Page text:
Aug 292012

Mike has swollen legs due to lymphedema.

I have swollen legs due to lymphedema.

My inclusion body myositis has one very significant secondary illness associated with it – chronic lymphedema in the lower legs. I cannot stand or walk so there is no movement of my leg muscles, and because my muscles are atrophied they are not available to help the natural process of pumping fluid back toward the heart. Over the years as the problem became worse I have tried many strategies for keeping it under control. I also have had to devise a variety of types of footwear to accommodate my grotesquely swollen feet.

About a year ago, the problem became so severe that I began having open sores on my lower legs which would drain large amounts of pinkish fluid. One night it was so bad that I woke up to find the entire lower half of my bed soaked with liquid.

The openings that this drainage caused became serious full thickness wounds and required me to spend many hours at the hospital getting them treated and wrapped.

Because I was still trying to live independently, the most recommended treatment – compression garments – was not a good option, as neither my wife nor I could put them on. As an interim measure, an orthotist whom I had seen for my crooked foot suggested that he could make braces that would apply pressure to help reduce the swelling.

Wearing them, along with following a regimen of elevating my legs at night and for at least an hour each day, have kept the lymphedema from becoming as severe as it was last year.

Ingrid and Teresa from CircAid Medical Products measure my legs for compression garments.

Ingrid and Teresa from CircAid measure my legs for compression garments.

However, once I moved to Huntington Manor assisted living and had care available around the clock, I realized that I could look into the next option of compression garments.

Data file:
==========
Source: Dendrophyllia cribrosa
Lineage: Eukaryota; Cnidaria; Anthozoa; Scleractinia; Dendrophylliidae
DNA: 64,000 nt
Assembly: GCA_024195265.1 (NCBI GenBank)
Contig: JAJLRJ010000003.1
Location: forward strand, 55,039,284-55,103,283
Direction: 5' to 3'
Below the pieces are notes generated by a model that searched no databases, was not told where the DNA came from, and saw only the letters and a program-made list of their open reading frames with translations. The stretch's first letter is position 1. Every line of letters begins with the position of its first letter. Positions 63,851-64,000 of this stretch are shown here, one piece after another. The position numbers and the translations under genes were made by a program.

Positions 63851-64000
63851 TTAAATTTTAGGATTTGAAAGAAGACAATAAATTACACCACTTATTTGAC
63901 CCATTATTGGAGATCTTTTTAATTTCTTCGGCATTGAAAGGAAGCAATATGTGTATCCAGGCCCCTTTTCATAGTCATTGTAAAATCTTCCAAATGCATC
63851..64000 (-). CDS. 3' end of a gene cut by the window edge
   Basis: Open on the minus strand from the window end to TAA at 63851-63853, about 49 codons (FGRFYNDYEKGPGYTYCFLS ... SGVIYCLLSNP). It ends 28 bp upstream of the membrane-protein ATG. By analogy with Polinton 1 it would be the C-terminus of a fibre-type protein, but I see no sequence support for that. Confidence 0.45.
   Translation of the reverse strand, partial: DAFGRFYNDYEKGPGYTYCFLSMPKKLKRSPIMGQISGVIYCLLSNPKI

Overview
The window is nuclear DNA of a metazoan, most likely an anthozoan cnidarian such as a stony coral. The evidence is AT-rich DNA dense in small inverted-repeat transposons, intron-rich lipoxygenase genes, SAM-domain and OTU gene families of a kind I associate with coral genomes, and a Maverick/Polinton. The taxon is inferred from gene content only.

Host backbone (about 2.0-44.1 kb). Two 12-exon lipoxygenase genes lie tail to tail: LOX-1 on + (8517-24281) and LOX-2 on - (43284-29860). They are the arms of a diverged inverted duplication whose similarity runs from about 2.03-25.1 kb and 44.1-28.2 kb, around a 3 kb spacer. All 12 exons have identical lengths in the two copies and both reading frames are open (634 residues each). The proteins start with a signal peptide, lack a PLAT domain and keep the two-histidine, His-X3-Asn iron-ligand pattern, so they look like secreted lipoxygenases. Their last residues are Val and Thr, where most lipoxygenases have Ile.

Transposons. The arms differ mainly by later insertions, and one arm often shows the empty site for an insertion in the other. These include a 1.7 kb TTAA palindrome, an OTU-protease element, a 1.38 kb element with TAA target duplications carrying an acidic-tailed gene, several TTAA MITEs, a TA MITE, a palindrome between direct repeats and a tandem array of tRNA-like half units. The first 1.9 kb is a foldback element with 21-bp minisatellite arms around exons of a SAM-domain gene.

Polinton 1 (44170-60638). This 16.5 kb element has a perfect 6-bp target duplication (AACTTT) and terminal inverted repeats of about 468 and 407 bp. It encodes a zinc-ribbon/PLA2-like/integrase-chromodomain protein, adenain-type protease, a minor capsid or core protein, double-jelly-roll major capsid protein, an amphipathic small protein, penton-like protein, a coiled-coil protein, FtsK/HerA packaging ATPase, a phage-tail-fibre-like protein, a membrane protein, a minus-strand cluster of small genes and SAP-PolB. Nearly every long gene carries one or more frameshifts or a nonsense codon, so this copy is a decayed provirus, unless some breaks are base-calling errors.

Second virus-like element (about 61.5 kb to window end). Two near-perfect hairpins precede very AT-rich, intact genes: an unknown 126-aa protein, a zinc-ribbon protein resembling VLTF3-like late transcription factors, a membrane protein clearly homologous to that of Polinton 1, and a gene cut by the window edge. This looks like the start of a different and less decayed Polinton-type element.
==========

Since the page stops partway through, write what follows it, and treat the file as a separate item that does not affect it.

After speaking with two of my doctors and doing my own research, I found a company located nearby, CircAid, that makes a type of compression garment that could be much more easily put on than the standard compression hose. (Even caregivers complain about compression stockings.)

Last week I was measured for one of their products and they will be bringing me them later this week. Once I have worn them for a while I will report on their effectiveness, although I am expecting good results based on what I have read.

  4 Responses to “Tackling Lymphedema – Part I”

  1. Mike, you have so much cour5age! I am sure you encourage others.
    Blessings to you and Beth.
    It was 8 years ago that we saw you and Beth.
    Jim is now homebound with Alzheimers-Lung problems-Diabetes- etc. His mind is failing rapidly. Really doesn’t remember much of anything. It’s hard to see a brilliant mind deteriorate to nothing.
    Joan Dee

    • Thank you, Joan Dee. I am very sorry about Jim. I can still remember that booming voice when he would enter the living room at one of the parties on Webster Ave. My wife, Beth, has nearly vanished, but we can’t find a diagnosis. Some kind of dementia? Late onset schizophrenia? Lots of tests and medicine trials but no answers.

  2. Hi Mike,
    Just a note to let you know that you and Beth are ever in our thoughts. I check your blog every once in awhile, and am still amazed at your creativity and resourcefullness!My brother, who has multiple post-polio syndrome problems, was in the hospital for two weeks after surgery and is beginning to recover some of the strength he lost from being in bed for so long. Like you, he has a zest for life and is determined to get out and about in his electric cart again….portable resperator and all!
    With love as always,
    Diane and Jim

    • Thank you Diane and Jim. Post-polio has a lot in common with IBM, so I understand his struggle and admire his positive attitude. Hope to see you and Jim at Huntington Manor one of these days. Plenty to paint around here.

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